After I got finished taking the pictures, I went on down the trail and found Bob sitting down waiting for me where he had found some pitcher plants. So I took some pictures of them too.

    Sundew Sign at the trail entrance Road in the Preserve Pitcher plane Picture of the pamplet
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    Visitor's Center for Big Thicket National Preserve

    by grandmaR Updated Dec 12, 2009

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    We got to the Visitor's Center about one. We went through the exhibits (photos 2, 3, and 5) and then the attendant showed us a 10 minute video tape (the film equipment for the big theatre was destroyed in Rita).

    Big Thicket (photo 4) was the first National Preserve, and there are about 7 different locations in the park. It wasn't settled until quite late because it was such an impenetrable area. We talked to the lady who volunteered at the desk (the rangers take off on Monday because they work on weekends) about her experiences in Rita - she lives in Beaumont.

    Visitor's Center Diorama of the wood flora and fauna Exibit with a snake Title of the video tape Exhibit on oil drilling
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    McFaddin-Ward House

    by DSwede Updated Dec 12, 2009

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    This unique and well kept example of "Beaux-Arts Colonial" style architecture was built in 1905/6. In 1907, prosperous locals W. P. H. and Ida Caldwell McFaddin moved in with their family. The house was in continuous occupancy by the family for several decades.

    The furnishings have changed very little over time, and what was changed was thankfully saved in the upstairs storage rooms. Therefore, the estate has a huge amount of intact articles that span the century to show both the culture and styles that evolved in the affluent family circles.

    There is a separate carriage house that has various automobiles and carriages. This is open only on the weekends with limited hours.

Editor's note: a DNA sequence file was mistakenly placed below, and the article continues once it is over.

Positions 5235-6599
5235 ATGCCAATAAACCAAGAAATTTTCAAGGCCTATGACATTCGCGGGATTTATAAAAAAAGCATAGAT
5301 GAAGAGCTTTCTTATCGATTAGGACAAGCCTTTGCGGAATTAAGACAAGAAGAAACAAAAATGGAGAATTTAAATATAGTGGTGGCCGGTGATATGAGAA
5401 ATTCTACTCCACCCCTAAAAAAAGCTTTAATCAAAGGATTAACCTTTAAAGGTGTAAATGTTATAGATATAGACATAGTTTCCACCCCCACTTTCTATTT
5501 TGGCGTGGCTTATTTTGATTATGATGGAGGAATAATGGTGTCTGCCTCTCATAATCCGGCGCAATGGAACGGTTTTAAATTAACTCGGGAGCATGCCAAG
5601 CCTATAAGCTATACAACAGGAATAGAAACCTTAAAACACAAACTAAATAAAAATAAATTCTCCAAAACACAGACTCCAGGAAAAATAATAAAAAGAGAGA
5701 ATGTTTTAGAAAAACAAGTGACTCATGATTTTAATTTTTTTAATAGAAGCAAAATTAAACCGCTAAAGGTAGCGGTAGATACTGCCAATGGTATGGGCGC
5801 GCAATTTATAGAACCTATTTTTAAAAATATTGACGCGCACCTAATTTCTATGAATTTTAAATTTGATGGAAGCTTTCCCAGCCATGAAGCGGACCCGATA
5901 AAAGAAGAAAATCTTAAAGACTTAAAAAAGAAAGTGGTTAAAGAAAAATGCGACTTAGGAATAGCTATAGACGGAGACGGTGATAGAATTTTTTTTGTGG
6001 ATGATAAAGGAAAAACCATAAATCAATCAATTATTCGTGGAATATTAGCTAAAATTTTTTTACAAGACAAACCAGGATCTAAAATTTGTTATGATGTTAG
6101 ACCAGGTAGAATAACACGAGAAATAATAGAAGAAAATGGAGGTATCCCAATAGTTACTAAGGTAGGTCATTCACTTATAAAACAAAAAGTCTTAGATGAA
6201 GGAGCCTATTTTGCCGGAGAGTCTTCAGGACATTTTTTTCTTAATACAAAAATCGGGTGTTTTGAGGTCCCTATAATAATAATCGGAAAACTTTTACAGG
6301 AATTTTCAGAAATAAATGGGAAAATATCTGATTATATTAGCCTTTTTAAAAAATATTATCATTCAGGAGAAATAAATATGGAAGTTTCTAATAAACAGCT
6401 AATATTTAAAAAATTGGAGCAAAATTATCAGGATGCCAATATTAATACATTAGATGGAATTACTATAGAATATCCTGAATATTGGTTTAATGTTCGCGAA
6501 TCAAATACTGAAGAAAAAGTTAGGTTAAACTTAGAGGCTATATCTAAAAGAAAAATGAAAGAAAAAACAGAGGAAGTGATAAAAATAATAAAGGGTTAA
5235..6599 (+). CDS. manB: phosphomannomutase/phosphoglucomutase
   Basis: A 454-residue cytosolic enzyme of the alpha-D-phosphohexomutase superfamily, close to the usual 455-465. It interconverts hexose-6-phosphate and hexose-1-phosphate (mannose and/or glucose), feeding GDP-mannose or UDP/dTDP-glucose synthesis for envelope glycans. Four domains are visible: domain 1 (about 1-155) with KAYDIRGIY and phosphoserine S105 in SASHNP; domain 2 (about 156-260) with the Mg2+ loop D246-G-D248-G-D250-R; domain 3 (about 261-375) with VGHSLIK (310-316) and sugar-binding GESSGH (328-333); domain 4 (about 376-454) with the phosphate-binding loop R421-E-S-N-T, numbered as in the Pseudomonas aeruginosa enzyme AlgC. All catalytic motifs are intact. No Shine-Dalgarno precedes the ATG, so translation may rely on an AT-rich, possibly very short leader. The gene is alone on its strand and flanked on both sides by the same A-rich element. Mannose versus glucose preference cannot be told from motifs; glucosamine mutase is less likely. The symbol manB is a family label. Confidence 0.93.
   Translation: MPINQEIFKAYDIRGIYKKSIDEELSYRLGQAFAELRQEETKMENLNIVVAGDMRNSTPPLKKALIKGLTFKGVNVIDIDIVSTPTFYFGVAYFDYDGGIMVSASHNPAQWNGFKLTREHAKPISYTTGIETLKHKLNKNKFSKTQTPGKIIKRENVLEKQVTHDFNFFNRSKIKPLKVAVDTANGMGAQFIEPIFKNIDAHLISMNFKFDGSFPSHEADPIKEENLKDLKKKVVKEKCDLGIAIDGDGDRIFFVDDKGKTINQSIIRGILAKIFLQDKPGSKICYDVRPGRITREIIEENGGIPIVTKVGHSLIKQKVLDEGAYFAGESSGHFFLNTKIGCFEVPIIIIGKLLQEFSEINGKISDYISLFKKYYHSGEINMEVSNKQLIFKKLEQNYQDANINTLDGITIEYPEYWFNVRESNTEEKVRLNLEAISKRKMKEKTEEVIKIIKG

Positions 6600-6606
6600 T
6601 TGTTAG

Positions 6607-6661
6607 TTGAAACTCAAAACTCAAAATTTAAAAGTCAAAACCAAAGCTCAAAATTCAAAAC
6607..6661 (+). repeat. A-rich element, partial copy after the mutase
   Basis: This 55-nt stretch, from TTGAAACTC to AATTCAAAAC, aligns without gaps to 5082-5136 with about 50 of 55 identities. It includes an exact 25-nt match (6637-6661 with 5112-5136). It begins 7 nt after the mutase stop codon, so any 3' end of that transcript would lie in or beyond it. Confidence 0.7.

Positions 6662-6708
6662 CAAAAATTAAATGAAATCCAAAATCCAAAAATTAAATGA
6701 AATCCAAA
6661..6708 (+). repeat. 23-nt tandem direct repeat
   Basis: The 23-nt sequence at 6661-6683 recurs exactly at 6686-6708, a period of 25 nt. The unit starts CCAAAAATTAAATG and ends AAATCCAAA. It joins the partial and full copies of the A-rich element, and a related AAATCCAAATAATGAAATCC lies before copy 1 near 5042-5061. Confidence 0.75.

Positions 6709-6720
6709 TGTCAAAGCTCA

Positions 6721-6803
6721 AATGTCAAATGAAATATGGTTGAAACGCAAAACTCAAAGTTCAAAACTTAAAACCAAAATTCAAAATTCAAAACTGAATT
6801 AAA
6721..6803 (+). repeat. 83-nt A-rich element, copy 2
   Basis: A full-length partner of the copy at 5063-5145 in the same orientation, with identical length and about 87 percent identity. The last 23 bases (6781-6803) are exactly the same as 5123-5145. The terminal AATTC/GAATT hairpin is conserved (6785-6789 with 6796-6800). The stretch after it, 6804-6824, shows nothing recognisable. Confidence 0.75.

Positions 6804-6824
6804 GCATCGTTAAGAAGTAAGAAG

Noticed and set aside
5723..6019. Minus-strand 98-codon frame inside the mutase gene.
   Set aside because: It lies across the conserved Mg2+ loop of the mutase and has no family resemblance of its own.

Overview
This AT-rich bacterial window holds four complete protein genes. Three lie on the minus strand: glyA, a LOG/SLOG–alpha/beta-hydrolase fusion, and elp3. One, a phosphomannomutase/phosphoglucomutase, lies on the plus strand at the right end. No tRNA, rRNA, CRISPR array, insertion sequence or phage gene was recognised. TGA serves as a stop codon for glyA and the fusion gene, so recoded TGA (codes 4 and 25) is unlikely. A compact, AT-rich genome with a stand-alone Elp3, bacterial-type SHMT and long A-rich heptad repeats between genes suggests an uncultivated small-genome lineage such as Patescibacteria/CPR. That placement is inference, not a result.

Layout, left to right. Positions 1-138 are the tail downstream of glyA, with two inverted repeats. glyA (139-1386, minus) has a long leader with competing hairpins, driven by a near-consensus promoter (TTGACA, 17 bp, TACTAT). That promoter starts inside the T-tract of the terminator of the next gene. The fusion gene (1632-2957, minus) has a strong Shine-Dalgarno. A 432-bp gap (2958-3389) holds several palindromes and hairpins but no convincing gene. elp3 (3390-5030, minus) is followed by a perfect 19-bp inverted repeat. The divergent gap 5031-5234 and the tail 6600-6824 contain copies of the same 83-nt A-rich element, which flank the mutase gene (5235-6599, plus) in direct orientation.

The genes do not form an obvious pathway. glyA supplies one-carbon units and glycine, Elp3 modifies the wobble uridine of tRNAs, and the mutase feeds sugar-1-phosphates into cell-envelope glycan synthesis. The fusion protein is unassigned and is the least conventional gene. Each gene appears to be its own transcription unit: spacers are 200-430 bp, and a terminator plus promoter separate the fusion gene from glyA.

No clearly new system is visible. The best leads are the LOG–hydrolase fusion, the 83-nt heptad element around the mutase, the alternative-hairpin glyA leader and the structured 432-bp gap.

The 90-minute tour is escorted by guide after watching a ~10 minute historical video in the visitor center. Tours are available at 10:00 a.m., 11:00 a.m., 1:30 p.m. and 2:30 p.m. and are limited to 8 people. Cost is $3.00 , reservations are recommended since operating hours are limited. No photographs are allowed inside.
    Closed Mondays.
    Sundays, only the first floor is open for tours (cost is free on Sunday)

    McFaddin-Ward House
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    Drive tour of Historic District

    by DSwede Written Nov 27, 2009

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    Beaumont's history goes back nearly a century. Together with that and the affluence brought on by the industrial oil booms, there are some magnificent homes and buildings to see.

    Mostly centralized in what is now labeled the "Historic District", I highly recommend taking an hour or two and driving/walking/cycling these streets and marvel at the colonial architecture.

    Homes in the area typically begin with dates going back to the 1890's and 1900's. Styles change depending on the house, but all are ornate and show wonderful craftsmanship.

    The picture here is of the Sander's House (immediately behind the Fire Museum). It was built in 1895. Being the same woodworker responsible for the stairs in the Tyrrell Library, the house is the epitome of woodworking craftsmanship.